14 of the Most Spectacular Libraries in the USA
Ah, the library—a place of wonder, endless knowledge, and discovery. No matter what size, they can lead to big ideas (even the little ones!). We thought we’d scour the United States to highlight the most impressive institutions, so read on and prepare to be awestruck by America’s collection.
1. George Peabody Library in Baltimore, Maryland
Photo by Patrick Gillespie via Flickr
Open to the public, this stunning 19th-century-focused research library lives within The John Hopkins University. The building was finished in 1878 and designed by architect Edmund G. Lind and Nathan H. Morison, the first Peabody provost. With black and white marble flooring, a 61-foot-tall atrium, and stacks and stacks of books, the George Peabody Library is a dream.
2. Jefferson Market Library in New York, NY
Photo by Chris Ford via Flickr
Built around 1833, this building’s original purpose was to serve as the Third Judicial District Courthouse, and later served as a woman’s prison. It was supposed to be demolished in 1959, but community members rallied together to save the building and convert it into the Jefferson Market Library in 1967.
3. Geisel Library in San Diego, CA
Photo by O Palsson via Flickr
The Geisel Library calls University of California, San Diego home, which has us wishing we could go back to school. Designed by William Pereira (who also designed the Transamerica Pyramid in our own San Francisco), the 1970s style aligns with Brutalist architecture. It was named in honor of Audrey and Theodor Geisel, the latter being none other than Dr. Seuss.
4. The Community Bookshelf in Kansas City, Missouri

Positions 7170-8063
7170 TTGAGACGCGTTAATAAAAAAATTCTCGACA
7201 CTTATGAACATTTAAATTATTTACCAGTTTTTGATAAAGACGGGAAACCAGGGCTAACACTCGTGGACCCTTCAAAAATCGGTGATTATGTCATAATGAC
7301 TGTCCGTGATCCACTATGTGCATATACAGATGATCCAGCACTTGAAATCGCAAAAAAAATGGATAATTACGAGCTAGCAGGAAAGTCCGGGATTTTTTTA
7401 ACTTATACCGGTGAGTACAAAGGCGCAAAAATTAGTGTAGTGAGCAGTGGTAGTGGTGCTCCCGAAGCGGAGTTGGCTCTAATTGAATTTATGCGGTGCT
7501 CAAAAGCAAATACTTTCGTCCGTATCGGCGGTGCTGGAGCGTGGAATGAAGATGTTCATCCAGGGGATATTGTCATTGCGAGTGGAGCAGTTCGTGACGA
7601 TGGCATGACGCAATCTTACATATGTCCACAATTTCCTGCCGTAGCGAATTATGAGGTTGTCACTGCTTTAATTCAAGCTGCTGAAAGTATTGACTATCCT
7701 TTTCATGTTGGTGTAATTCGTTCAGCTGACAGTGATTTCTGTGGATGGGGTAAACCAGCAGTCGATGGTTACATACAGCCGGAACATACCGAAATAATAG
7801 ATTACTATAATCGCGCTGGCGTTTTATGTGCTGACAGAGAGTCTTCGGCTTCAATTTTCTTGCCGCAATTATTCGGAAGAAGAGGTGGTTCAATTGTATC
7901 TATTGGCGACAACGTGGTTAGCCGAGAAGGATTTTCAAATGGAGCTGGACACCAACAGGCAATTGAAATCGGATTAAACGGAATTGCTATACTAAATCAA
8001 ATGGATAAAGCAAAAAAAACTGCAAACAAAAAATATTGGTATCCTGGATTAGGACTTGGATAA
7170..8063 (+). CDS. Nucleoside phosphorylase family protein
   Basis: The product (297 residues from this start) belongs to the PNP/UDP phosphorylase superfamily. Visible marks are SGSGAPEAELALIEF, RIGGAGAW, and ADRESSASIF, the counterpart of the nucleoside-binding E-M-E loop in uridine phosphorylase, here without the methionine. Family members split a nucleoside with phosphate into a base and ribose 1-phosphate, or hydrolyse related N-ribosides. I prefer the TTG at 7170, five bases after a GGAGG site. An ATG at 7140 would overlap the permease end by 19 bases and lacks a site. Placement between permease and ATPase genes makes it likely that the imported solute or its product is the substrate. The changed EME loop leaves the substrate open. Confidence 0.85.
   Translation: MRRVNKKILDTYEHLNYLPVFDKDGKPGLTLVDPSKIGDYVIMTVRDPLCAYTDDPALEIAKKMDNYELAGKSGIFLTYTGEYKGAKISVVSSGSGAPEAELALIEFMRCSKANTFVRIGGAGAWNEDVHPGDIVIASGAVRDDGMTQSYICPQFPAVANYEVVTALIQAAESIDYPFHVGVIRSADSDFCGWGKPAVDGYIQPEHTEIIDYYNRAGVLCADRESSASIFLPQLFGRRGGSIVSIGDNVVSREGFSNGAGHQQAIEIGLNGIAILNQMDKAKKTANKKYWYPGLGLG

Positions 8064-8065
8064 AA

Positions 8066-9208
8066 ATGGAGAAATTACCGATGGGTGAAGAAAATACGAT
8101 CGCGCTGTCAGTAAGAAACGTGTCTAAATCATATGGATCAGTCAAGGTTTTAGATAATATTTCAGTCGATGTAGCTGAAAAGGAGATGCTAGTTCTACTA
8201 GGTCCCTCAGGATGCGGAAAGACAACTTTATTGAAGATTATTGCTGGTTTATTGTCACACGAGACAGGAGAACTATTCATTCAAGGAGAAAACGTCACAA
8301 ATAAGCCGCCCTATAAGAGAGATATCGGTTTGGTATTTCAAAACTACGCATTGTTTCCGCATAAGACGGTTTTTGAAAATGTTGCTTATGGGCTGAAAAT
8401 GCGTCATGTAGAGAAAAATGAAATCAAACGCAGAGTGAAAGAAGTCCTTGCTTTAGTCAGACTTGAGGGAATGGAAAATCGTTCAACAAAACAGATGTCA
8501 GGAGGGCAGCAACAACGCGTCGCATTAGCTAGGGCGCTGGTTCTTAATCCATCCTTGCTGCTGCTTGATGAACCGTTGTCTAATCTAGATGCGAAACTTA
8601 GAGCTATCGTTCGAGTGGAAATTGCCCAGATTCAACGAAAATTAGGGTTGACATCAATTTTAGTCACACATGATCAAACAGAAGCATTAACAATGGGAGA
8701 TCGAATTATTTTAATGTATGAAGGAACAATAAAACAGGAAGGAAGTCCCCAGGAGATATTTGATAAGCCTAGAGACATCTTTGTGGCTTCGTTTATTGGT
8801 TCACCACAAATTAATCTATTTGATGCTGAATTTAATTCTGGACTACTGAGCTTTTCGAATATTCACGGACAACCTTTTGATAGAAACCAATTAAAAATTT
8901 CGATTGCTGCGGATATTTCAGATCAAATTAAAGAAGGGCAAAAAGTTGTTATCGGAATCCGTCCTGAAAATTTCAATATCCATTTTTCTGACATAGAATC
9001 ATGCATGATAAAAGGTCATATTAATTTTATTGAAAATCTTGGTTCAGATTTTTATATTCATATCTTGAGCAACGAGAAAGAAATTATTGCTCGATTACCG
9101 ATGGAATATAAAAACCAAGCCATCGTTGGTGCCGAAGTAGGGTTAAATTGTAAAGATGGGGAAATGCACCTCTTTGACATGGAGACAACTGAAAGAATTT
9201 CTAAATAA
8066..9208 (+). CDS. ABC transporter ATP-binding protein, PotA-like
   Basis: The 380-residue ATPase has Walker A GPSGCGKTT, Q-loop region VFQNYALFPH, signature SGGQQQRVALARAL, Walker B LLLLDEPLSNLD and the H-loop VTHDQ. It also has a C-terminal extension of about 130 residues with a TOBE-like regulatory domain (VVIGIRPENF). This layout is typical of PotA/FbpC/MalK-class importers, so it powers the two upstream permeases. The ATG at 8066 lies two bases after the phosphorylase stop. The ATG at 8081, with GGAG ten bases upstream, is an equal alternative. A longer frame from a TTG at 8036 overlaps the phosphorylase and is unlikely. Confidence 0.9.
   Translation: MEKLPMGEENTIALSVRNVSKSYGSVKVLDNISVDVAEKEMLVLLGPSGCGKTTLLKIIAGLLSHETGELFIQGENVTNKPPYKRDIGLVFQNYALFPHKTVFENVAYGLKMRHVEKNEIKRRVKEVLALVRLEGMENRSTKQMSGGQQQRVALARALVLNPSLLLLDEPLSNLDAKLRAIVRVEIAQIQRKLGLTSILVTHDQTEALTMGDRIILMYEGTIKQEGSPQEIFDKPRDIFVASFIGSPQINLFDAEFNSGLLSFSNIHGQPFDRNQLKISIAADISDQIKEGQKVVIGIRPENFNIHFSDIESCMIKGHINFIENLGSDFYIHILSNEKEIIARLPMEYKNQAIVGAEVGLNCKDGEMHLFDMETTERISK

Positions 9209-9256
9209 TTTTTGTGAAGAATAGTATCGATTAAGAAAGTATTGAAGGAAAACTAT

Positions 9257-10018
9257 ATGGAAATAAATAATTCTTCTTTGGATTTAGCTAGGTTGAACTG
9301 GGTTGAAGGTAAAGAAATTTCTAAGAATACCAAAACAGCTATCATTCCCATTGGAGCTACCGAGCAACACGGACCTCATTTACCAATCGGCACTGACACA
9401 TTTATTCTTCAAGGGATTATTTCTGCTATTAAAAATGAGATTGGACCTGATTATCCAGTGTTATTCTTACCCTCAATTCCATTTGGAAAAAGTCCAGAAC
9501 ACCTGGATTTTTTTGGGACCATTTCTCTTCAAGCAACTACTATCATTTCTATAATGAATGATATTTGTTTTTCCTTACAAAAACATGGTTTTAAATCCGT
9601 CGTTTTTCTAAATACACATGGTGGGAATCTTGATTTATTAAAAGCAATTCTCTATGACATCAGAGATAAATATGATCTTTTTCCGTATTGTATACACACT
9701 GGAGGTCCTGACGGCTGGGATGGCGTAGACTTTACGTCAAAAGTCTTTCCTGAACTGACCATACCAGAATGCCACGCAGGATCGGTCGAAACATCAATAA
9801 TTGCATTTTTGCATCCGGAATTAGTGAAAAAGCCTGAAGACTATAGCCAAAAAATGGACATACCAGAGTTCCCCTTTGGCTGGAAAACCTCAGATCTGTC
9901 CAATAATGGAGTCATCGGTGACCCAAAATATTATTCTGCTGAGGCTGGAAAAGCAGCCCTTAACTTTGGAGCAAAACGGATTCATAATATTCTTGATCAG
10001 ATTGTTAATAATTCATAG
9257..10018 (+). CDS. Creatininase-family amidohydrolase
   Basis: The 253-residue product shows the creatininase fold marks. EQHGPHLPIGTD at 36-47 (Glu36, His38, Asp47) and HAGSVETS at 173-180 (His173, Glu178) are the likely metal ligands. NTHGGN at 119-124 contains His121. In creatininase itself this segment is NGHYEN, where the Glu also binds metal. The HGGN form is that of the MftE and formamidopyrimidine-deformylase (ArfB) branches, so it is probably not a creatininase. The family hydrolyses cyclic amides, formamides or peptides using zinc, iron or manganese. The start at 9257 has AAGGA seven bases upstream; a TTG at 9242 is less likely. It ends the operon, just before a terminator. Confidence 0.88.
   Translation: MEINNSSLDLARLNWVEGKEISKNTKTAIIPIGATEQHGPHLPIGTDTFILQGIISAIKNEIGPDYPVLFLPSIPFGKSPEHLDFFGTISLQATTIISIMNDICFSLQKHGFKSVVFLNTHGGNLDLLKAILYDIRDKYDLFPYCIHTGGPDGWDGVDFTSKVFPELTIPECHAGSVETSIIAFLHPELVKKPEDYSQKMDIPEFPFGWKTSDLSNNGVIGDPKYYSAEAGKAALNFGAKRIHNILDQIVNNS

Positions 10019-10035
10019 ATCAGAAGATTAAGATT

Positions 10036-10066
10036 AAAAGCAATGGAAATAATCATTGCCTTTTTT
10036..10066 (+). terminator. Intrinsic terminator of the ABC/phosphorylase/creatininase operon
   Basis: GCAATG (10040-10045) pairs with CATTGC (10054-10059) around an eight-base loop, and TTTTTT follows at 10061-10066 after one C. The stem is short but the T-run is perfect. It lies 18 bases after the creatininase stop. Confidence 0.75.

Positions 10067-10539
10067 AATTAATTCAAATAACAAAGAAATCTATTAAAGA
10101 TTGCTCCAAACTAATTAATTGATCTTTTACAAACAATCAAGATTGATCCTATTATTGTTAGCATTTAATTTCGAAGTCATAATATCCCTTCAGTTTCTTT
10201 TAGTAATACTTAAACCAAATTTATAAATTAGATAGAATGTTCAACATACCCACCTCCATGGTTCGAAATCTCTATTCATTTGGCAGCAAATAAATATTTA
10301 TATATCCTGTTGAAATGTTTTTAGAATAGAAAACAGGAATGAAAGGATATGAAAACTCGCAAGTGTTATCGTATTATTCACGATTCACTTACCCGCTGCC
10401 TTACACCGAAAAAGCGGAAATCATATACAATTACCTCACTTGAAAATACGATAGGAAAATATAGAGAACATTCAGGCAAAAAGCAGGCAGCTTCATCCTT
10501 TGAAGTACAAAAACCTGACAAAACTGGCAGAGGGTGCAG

Photo by Chris Murphy via Flickr
Okay, so this is technically not a library in the literal sense—the Community Bookshelf runs along the Central Library’s parking garage—but we still think it counts. The wall is composed of 22 larger-than-life book spines, each approximately 25 feet tall, and the titles were chosen by local readers on what they believed best represented Kansas City.
5. Seattle Central Library in Seattle, WA
Photo by brewbooks via Flickr
A visit to Washington is not complete without stopping by the jaw-dropping Seattle Public Library. Standing at 11 stories and constructed out of glass and steel, the Rem Koolhaas-designed structure offers plenty of natural light, modern design elements, and sudden onslaughts of color—including a section that is entirely red.
6. The Morgan Library in New York, NY
Photo via The Morgan Library & Museum
The Morgan Library is the result of financier Pierpont Morgan commissioning the firm McKim, Mead and White to design him a library for his extensive collection in 1902. In 2010, the interior was completely restored and opened to the public. On view are medieval illuminated manuscripts and rare printed books, including a Bible printed by Johannes Gutenberg in 1455.
7. Beinecke Rare Book & Manuscript Library in New Haven, CT
Photo by Lauren Manning via Flickr
None other than Yale University could call the Beinecke Library their own—it’s one of the largest buildings in the world solely dedicated to rare books and manuscripts. Designed by Gordon Bunshaft and completed in 1963, the space consists of a reading room surrounding a climate-controlled central shelving stack, teeming with rarely seen works.